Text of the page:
In McNary, organizations and individual plaintiffs filed suit in federal district court, challenging the INS's practices and policies in processing SAW applications. The challenged practices included (1) failing to allow applicants the opportunity to rebut adverse evidence; (2) denying applicants the opportunity to present witnesses on their own behalf; (3) failing to provide interpreters for non-English speaking applicants; and (4) failing to make a verbatim recording of the application hearing, which could be used for a subsequent appeal. McNary, 498 U.S. at 487-88, 111 S.Ct. at 893-94. The INS contended that district court jurisdiction to consider these challenges was precluded by the exclusive review provision of 8 U.S.C. Sec. 1160(e)(1). The Supreme Court rejected this argument, holding that Sec. 1160(e)(1)'s language, which covered "a determination respecting an application" for legalization, did not apply to lawsuits in which large groups of plaintiffs challenged across-the-board INS practices. The Court held that Sec. 1160(e)(1)


describ[es] the process of direct review of individual denials of SAW status, rather than as referring to general collateral challenges to unconstitutional practices and policies used by the agency in processing applications.


Id. at 492, 111 S.Ct. at 896 (emphasis added). The Court also noted that the administrative appeal process "does not address the kind of procedural and constitutional claims respondents bring in this action," and therefore could not generate a factual record sufficient to assist a reviewing court in evaluating such claims. Id. at 493, 111 S.Ct. at 896-97.5 On these grounds, the court held that the exclusive review provision "applies only to review of denials of individual SAW applications." Id. at 494, 111 S.Ct. at 897 (emphasis added).


In dicta, the Court also provided two further bases for its holding. First, it expressed a general criticism of the exclusive review provision itself:


most aliens denied SAW status can ensure themselves review in courts of appeals only if they voluntarily surrender themselves for deportation. Quite obviously, that price is tantamount to a complete denial of judicial review for most undocumented aliens.


Id. at 496-97, 111 S.Ct. at 898.6 Second, the Court analogized the case before it to Bowen v. Michigan Academy of Family Physicians, 476 U.S. 667, 106 S.Ct. 2133, 90 L.Ed.2d 623 (1986), a social security case in which plaintiffs sought a declaratory judgment that a regulation denying reimbursement for certain medical procedures was invalid. The Bowen Court held that the lawsuit was not barred by the exclusive review provisions of the Social Security Act, 42 U.S.C. Secs. 1395ff(b)(1)(C), 1395u(b)(3)(C), saying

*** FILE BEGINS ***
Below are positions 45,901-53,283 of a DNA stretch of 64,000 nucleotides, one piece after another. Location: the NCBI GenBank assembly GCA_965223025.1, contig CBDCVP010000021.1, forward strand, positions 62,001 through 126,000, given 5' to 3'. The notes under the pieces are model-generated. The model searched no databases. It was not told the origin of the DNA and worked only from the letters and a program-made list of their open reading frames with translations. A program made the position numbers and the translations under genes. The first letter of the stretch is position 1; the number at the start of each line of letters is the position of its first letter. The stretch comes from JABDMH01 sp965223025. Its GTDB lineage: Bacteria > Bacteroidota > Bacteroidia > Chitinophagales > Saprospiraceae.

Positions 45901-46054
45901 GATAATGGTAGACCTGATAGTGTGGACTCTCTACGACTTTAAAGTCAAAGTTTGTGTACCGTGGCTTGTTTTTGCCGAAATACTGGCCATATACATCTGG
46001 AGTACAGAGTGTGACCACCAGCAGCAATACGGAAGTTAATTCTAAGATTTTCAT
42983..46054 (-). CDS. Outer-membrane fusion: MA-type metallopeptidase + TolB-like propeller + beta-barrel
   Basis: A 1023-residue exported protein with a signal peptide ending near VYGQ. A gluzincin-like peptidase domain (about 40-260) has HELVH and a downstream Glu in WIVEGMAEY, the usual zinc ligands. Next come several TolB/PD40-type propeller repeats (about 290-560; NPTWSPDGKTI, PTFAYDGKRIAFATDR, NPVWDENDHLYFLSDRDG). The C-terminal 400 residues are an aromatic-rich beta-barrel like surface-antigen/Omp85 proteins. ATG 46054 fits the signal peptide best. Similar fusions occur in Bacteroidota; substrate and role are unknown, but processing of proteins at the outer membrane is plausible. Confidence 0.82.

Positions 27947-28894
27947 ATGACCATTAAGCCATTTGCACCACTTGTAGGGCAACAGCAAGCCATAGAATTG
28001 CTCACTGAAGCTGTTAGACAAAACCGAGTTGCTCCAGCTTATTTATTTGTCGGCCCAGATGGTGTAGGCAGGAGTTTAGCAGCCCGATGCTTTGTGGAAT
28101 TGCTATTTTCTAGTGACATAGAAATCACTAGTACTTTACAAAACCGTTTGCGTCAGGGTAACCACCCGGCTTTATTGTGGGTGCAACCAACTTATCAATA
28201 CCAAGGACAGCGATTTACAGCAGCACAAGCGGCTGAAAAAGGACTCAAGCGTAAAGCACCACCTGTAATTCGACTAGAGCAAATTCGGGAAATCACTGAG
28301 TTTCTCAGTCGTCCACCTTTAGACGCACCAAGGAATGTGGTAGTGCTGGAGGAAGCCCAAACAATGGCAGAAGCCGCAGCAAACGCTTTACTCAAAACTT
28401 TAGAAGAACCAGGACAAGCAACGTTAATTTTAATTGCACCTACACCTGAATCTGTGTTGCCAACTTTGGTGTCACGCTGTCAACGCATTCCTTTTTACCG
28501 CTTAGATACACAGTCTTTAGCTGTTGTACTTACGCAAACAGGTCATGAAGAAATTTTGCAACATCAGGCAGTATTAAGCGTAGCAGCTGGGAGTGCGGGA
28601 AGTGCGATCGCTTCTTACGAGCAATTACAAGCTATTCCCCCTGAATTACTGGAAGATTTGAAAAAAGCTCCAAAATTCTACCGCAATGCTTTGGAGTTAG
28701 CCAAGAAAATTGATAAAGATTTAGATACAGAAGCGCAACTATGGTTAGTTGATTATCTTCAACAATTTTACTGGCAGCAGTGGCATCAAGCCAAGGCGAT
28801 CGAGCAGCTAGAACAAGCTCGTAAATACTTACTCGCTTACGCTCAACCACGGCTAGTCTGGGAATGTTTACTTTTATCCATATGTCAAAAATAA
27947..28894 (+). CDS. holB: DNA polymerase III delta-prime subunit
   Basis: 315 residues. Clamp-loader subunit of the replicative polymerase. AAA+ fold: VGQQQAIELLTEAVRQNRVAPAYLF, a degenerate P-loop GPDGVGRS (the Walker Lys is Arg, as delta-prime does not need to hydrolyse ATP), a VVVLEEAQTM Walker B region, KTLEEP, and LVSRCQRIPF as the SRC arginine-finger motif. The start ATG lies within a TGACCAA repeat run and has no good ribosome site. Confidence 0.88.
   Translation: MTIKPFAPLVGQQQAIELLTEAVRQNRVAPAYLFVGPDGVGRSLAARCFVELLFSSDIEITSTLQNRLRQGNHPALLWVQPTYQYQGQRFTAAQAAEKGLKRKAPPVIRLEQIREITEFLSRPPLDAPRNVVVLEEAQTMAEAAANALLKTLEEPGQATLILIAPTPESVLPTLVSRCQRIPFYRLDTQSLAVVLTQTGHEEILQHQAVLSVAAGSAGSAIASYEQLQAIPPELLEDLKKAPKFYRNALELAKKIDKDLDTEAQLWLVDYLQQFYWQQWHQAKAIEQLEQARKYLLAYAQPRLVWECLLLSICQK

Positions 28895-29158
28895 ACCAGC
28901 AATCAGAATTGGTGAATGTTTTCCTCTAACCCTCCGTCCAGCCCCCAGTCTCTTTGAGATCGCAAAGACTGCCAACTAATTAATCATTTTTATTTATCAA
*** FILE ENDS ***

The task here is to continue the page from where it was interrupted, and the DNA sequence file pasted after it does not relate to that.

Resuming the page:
an attack on the validity of a regulation is not the kind of administrative action that we described ... as an "amount determination" which decides "the amount of the Medicare payment to be made on a particular claim" and with respect to which the Act impliedly denies judicial review.


Id. at 675-76, 106 S.Ct. at 2138-39. The McNary Court found that the challenges brought by the plaintiffs in the case before it were of the broad type found to fall outside of the exclusive review provision in Bowen. McNary, 498 U.S. at 498, 111 S.Ct. at 899.



The farmworkers urge us to hold that McNary applies not only to collateral challenges to INS procedures, but also to class actions which, like theirs, attack INS policies and regulations interpreting IRCA's substantive eligibility requirements. Although we find merit to their position, we are foreclosed from adopting it by the Supreme Court's decision in CSS.


In CSS, class plaintiffs brought two separate lawsuits in district court, challenging the INS's interpretation of IRCA's legalization program for aliens who had resided continuously and unlawfully in the United States at least since 1982. See 8 U.S.C. Sec. 1255a. In the first suit, plaintiffs challenged the INS's interpretation of IRCA's "continuous physical presence" requirement, id. Sec. 1255a(a)(3).7 In the second, plaintiffs challenged the INS's interpretation of IRCA's "continuous unlawful residence" requirement, id. Sec. 1255a(a)(2)(A).8 Plaintiffs received favorable district court rulings in both lawsuits. On appeal to the Ninth Circuit, the INS argued, inter alia, that the district court did not have jurisdiction to consider these challenges. We consolidated the two lawsuits and upheld district court jurisdiction on the authority of McNary, and affirmed on the merits. Catholic Social Servs., Inc. v. Thornburgh, 956 F.2d at 919-21. Our interpretation of McNary created a conflict with the D.C. Circuit, see Ayuda, Inc. v. Thornburgh, 948 F.2d 742 (D.C.Cir.1991), and the Supreme Court granted certiorari, --- U.S. ----, 112 S.Ct. 2990, 120 L.Ed.2d 867 (1992).